Describe your art:
I’ve always wanted to capture an element of the ‘wow factor’ in my art and I feel that I can do this best through the use of colour. I use vibrant and bold palettes in a playful way to capture the human form, flowers, trees and much more. This playful element can be seen in my experimental layered plastic apron as well as studying the works of Henry Darger where I was able to transform his watercolours into tapestries for a child’s dress. I also have a big interest in the use of the camera which is why I wanted to create a green screen dress, not only does it contribute towards my love for film and photography, but it also ties my studies of colour together perfectly.
When did you first become interested in art?
I couldn’t tell you my first memory of me drawing or creating art as it would have been too early for me to remember. I do, however remember being told at around the age of seven that you could create art for a living and ever since then it has been my aim to produce art of some form that can be appreciated by many.
What is your favourite tool or material to work with?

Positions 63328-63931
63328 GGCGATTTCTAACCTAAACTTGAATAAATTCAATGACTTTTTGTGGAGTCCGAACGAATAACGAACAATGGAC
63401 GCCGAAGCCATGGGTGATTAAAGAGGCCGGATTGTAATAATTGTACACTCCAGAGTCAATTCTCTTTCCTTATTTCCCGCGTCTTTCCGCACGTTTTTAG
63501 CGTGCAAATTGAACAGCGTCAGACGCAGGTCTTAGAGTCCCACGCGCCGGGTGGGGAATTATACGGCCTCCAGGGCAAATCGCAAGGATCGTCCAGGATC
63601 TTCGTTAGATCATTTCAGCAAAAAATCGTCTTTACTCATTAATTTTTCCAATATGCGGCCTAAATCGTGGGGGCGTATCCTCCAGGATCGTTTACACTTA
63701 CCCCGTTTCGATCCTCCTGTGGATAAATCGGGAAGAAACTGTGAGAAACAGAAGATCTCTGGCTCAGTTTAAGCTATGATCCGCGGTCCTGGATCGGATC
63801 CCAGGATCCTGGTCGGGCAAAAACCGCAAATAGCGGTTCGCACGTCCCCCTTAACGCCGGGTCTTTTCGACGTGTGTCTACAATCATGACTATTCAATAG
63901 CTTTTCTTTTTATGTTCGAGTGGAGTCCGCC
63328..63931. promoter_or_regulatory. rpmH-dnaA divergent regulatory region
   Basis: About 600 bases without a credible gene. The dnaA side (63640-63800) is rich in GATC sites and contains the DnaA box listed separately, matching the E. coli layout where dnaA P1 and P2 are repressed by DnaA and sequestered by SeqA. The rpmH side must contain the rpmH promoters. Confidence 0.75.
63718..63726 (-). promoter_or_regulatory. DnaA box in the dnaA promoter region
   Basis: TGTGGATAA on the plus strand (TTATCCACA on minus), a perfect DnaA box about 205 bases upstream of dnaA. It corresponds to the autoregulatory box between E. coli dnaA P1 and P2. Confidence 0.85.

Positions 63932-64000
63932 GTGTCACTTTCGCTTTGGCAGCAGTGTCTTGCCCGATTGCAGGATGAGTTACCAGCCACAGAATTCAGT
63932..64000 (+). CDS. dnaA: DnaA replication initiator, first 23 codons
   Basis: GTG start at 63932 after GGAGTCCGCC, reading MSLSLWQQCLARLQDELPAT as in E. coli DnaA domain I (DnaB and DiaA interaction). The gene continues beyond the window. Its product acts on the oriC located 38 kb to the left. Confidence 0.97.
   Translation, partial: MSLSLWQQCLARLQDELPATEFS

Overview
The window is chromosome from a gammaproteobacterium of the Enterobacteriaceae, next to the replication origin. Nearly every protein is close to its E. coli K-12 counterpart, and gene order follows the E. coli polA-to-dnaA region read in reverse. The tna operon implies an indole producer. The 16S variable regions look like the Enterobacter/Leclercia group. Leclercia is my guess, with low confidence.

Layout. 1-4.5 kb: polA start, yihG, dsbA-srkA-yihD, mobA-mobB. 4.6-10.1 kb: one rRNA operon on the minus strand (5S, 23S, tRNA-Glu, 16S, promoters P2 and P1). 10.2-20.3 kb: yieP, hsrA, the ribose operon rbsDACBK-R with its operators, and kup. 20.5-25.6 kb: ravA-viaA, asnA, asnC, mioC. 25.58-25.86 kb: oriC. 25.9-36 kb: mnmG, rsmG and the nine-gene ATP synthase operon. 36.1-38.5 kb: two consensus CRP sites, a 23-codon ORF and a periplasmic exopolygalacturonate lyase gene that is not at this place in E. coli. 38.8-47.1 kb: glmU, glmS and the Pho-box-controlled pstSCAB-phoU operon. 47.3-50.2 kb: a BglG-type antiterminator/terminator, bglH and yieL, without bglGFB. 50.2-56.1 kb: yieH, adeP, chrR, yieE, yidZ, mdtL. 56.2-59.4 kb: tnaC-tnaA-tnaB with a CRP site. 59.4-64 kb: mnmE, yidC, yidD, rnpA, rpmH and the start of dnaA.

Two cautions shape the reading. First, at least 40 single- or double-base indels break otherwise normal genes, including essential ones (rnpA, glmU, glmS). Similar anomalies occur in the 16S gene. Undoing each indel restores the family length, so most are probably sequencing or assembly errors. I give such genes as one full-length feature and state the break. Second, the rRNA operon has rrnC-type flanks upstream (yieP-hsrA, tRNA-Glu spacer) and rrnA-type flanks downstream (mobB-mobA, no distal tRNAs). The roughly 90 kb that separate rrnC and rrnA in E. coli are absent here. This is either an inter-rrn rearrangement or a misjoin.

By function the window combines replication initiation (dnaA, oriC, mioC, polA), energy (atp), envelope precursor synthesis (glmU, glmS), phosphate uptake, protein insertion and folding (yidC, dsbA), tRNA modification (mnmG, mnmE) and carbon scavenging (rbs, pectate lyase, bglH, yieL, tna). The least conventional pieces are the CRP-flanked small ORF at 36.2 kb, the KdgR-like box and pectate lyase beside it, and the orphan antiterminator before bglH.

I feel I can express myself best when using a sewing machine, especially when embroidering. When I sew with a machine, I can focus on the smallest details for example, embroidering a butterfly wing or the bark of a tree. I love how I can also be ambitious with my sewing as I was able to sew through acetate and plastic using a sewing machine.
Where do you find creative inspiration?
Pinterest is always the best place to start but once I had settled with my research on there I discovered art works by Hannah Höch, Adela Andea, Susie Freeman and Henry Darger. As art has influenced so much of my life, a great deal of my inspiration came from my own childhood which can be seen through old imagery throughout my work, I even incorporated my childhood photos into the tapestries at the bottom of the child’s dress.
What are you going to study next year?